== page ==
Yesterday, my husband texted:
Woman with child in car rammed White House barrier.
She must be post-partum.
From preliminary reports, it looks like I might have been right. Turns out, Miriam Carey, the woman behind the wheel, just might have been suffering from a chemical imbalance that strikes up to 19% of women after childbirth. Her mother said that she’d never been a violent person but that she had been depressed since the birth of her second child in August.
I knew how she felt. I remembered. I could relate.
After my first child, I suffered from postpartum depression. I say suffered because that’s how I felt: like there was no end in sight to the suffering. The night I brought my daughter home, struggling to get her latched, bleary-eyed from lack of sleep, I remember saying to my husband, “I can’t do this. We’re going to have to give her up for adoption.”
He laughed but, when I didn’t, he took her from me and said, “Let me take her for a while.”
My doctor didn’t diagnose my depression (or even ask questions that might have led to a diagnosis) and, since I’d never been depressed, I didn’t know what was wrong with me. Here I was with a complete blessing — a little girl (especially a girl!), something I’d wanted, something for which we’d planned, and I could barely function. I felt anxious. I couldn’t focus. I couldn’t sleep. I couldn’t relax. I mistook this chemical imbalance for lack of sleep. I blamed it on my initial inability to nurse. I imagined that, if she wasn’t colicky, I wouldn’t be crying all day. I blamed it on a lot of things but, in the end, I didn’t pinpoint the thing I probably, deep down, knew but was unwilling to admit.
We cried together. When she really screamed (from three to six o’clock each evening), I would put her in the Baby Bjorn, turn on the vacuum cleaner and try to keep moving. The movement and the hum of the vacuum calmed her, somewhat, and so it’s what I did until my husband came home from work. We had recently moved to a Detroit suburb, I didn’t have many friends and the friends I did have worked full time, had full-time day care or nannies. But even if I could have expressed my sorrow, I wouldn’t have even known what to say. I’d been taught, from a young age, that you don’t complain, that my grandparents came over here with nothing – nothing – and started over so that you, you weak, sniveling ingrate, could grow up in a safe place, so that you could be happy.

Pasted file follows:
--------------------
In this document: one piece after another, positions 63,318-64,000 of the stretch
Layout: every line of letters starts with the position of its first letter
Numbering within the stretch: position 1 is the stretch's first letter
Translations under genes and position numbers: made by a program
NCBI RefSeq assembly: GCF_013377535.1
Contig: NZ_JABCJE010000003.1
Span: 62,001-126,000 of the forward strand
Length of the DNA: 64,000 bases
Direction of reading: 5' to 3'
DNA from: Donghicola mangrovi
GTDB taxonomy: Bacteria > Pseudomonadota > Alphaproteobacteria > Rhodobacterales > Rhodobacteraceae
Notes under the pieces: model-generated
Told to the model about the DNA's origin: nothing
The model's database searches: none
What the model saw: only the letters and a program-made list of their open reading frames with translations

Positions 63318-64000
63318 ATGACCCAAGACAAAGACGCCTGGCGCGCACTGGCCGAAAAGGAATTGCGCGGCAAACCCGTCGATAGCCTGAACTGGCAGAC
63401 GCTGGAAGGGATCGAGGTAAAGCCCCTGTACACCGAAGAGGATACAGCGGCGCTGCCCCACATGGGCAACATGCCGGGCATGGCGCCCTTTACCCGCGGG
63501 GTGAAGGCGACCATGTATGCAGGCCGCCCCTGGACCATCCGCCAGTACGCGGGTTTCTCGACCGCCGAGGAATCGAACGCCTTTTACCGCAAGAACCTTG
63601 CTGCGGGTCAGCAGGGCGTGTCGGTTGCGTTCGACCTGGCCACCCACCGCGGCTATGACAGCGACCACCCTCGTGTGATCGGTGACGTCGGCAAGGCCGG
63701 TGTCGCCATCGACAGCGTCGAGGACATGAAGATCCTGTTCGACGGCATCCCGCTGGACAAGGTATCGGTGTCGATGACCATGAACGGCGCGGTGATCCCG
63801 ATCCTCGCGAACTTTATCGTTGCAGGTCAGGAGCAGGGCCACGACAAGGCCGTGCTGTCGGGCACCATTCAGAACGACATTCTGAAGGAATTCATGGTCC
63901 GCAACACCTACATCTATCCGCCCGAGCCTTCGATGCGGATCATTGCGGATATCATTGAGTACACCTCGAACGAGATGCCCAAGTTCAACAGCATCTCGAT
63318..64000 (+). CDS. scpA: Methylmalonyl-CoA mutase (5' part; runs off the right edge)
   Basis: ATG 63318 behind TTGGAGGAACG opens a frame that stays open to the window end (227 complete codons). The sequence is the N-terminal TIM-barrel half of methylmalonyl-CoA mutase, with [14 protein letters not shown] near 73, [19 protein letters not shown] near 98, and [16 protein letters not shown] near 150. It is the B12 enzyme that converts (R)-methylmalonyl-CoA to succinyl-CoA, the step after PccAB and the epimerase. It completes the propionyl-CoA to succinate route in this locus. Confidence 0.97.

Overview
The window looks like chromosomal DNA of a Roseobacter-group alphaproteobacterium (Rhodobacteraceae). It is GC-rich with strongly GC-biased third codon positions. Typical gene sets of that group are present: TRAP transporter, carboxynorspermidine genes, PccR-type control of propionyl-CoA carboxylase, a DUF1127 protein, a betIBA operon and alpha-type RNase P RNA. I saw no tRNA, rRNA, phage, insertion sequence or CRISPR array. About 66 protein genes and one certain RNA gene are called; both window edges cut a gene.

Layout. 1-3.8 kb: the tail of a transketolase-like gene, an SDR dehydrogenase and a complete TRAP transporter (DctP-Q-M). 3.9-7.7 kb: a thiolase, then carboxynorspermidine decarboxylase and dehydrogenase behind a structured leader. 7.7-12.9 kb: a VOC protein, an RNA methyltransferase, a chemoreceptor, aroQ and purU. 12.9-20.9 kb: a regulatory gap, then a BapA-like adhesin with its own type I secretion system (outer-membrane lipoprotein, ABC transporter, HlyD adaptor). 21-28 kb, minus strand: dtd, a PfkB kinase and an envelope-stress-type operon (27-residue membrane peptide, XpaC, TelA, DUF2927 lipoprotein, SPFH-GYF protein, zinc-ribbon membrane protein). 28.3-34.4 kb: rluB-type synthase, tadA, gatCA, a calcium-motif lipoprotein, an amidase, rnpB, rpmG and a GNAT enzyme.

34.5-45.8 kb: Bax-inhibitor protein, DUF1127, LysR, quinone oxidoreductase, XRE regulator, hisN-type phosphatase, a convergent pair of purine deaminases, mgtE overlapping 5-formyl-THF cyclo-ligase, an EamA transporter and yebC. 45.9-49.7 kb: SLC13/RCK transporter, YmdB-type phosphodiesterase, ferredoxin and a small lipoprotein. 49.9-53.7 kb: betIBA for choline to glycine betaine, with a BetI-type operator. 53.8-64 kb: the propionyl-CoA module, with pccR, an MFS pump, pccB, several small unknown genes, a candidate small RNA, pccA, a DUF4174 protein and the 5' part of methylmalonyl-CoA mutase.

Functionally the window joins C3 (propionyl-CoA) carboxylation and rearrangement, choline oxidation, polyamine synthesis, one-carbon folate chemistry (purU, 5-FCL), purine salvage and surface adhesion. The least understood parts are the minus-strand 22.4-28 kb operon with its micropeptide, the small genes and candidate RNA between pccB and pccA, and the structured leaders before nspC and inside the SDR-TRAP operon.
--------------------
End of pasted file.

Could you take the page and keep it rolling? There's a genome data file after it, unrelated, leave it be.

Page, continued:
But I wasn’t happy.
I did, however, have very clean floors.
A dear friend of mine was diagnosed with postpartum depression. She went from being one of the most vibrant, outgoing, gentle people I knew to a paranoid mess. She was actually admitted to a psyche ward. She admitted, years later, that she remembered pointing her finger in her doctor’s face and screaming, “Watch your back, asshole. You cross me and you’ll never forget it.”
It’s almost unimaginable. She’d done a Dr. Jekyll and Mr. Hyde. She’s better now, of course. This happened sixteen years ago. But, when we talk about it, we still can’t believe what happened to our brains and how we reacted. How something switched. And how frightening it was.
It doesn’t last, this kind of depression. But it can be debilitating. At about four months, I started feeling better. I could get through the day. I didn’t have the incredible pressure inside my brain (something I remember vividly but still can’t explain), I no longer counted the minutes until my husband walked through the door so I could lay down and put a pillow over my face.
I can’t help wondering why Miriam Carey’s doctors didn’t help her. I can forgive my doctors, nearly two decades ago, for missing my diagnosis. Maybe, like me, she was just really good at hiding it.
But I can’t help wondering if a collective silence, a personal silence I’m just now breaking, might have contributed to her feelings of isolation and helplessness. And, when I wonder that, the same pressure inside my brain, that feeling, perhaps, that there’s something to say but an inability to express it, overwhelms me, nearly bowls me over with grief.